Californian firm Yoshino set out to disrupt the portable charging market by introducing the latest SSB tech, which is made using solid instead of liquid electrolytes and can provide twice the amount of energy in half the weight compared with standard lithium-ion batteries.
Béhar's San Francisco-based studio was tasked with overseeing the industrial design, user interface, brand identity and packaging design for the power station, which comes in four different sizes, as well as a series of folding solar panels with which it can be charged.
Fuseproject's design aimed to redefine what a battery power station brand could be, reflecting Yoshino's positioning as a green energy company that is hoping to provide a powerful alternative to fossil-powered generators.
"A new tech advance such as this new type of battery needs a design that expresses technical leadership while demonstrating the many use cases it solves in people's everyday lives, whether it's for working on an outdoor project or construction, or a weekend trip," Béhar told Dezeen.
Yoshino says its product is the "world's first solid-state portable power station", delivering up to 2.5 times the energy density of standard lithium-ion batteries so it can be used in contexts such as camping trips or even as a back-up generator for the home.
This focus on everyday users prompted Fuseproject to pursue a more lifestyle-oriented approach with a muted colour palette and comfortable handles, rejecting the masculine and technical associations that typically define products like generators.
"We achieved a softer look for these products by stepping away from the often black and bright colour accent approach that is quite common," the designer said. "Instead, we used tonal variations of greens and greys."
"For the whole product line, we also designed comfortable built-in handles to make them more portable and protected," he added.
The sleek and strong metal handle forms a design signature that recurs across the product range. Its ergonomic form makes it easy to pick up and move the battery stations, emphasising their lightness and portability.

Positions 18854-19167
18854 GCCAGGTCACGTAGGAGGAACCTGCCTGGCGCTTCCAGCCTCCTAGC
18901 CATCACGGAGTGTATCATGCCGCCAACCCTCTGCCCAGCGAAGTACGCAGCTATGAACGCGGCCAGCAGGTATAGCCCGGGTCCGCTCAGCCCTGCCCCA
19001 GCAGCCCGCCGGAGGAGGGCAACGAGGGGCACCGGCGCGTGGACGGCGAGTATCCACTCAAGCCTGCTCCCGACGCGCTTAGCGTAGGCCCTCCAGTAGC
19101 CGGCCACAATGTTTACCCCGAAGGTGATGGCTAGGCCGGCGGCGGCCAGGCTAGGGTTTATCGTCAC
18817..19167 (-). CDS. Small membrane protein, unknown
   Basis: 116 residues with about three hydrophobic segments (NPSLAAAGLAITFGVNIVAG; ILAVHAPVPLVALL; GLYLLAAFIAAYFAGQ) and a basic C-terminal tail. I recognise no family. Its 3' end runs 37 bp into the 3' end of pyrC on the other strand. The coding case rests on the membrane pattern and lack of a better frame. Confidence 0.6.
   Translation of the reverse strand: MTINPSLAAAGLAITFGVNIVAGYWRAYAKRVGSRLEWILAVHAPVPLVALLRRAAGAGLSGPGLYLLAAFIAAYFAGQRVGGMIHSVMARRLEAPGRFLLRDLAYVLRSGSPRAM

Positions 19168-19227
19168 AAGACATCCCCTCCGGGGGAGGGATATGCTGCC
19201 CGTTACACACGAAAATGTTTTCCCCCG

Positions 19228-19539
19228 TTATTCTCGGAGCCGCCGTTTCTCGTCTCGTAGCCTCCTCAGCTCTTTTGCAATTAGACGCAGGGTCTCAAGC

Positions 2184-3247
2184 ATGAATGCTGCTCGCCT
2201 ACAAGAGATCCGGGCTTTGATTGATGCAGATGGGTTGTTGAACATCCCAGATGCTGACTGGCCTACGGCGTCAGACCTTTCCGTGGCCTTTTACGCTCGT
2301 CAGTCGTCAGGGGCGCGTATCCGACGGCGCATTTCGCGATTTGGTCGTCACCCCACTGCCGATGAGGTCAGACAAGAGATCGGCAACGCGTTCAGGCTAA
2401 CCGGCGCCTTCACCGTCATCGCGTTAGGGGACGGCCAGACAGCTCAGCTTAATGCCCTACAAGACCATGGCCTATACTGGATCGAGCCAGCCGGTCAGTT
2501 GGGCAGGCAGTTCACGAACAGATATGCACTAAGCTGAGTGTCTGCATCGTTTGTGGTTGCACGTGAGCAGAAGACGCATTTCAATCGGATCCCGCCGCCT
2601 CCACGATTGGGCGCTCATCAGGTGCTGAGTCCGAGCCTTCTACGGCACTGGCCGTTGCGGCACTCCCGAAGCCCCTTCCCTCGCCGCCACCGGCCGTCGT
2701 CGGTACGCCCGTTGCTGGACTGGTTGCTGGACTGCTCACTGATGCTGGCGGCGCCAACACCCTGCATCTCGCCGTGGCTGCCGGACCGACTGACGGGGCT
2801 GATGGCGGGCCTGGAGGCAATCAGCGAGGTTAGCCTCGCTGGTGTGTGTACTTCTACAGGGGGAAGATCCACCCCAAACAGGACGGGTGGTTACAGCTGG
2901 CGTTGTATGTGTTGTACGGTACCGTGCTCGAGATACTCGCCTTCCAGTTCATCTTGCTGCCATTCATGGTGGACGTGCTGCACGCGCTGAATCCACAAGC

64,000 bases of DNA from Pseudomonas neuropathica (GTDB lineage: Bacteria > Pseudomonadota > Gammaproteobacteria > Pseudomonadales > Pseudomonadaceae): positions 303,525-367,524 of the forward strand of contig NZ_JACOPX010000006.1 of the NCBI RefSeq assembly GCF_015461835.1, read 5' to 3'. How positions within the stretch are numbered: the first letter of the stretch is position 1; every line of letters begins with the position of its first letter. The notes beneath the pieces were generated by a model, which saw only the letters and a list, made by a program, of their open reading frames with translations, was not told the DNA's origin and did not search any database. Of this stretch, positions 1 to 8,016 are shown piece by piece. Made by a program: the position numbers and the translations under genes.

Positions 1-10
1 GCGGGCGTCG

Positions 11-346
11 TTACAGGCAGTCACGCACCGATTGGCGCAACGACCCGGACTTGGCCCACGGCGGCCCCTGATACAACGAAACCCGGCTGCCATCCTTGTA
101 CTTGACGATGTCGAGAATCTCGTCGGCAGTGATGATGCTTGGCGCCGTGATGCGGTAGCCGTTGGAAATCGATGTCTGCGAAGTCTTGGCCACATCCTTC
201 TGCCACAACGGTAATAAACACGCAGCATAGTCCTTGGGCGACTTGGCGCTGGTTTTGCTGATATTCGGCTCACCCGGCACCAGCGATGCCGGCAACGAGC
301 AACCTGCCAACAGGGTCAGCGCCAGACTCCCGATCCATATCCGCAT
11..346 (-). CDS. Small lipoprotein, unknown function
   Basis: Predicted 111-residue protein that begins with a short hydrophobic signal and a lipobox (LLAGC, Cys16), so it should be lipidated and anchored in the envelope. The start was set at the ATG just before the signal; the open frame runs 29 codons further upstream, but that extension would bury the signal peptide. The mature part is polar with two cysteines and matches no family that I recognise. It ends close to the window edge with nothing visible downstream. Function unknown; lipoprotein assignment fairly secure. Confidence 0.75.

Each product features a dynamic, angular form intended to enhance its stability and communicate the concept of power. A shatterproof and water-resistant interface with gently rounded corners extends the products' cohesive aesthetic.
Another recurring motif is the hexagon shape that appears in the venting ports, carrying-strap attachments, base pads and the design of the user interface. This form was inspired by bees as "a symbol of nature, hard work and non-stop energy", according to the studio.
Fuseproject opted for a subtle colour palette that expresses green energy and aligns with other products designed for outdoor recreation.
The battery stations feature AC, DC and USB outlets to power gadgets and devices on the go. Wireless charging pads on the top surface offer an alternative option for charging phones and tablets.
The power station comes in four different sizes, with the smallest delivering 330 watts of power while the largest provides 4,000 watts and includes a 30-amp RV outlet for recreational use.
Yoshino has also developed a range of portable solar panels that can be used to charge its power stations, providing a sustainable and reliable source of energy.
The new design language extends to a dedicated app that allows users to check their power station's status, charge levels, runtime and settings from their phone screen.
Yves Béhar founded Fuseproject in 1999. Since then, the multidisciplinary studio has designed innovative projects including the Cionic Neural Sleeve – a bionic wearable that uses electric pulses and artificial intelligence to correct muscle movements in people with limited mobility – which was named design project of the year at the 2023 Dezeen Awards.
The studio also designed the Frame TV for Samsung, which looks like a framed artwork when not in use, and partnered with robotics company Cobalt to create an unthreatening design for its security robot.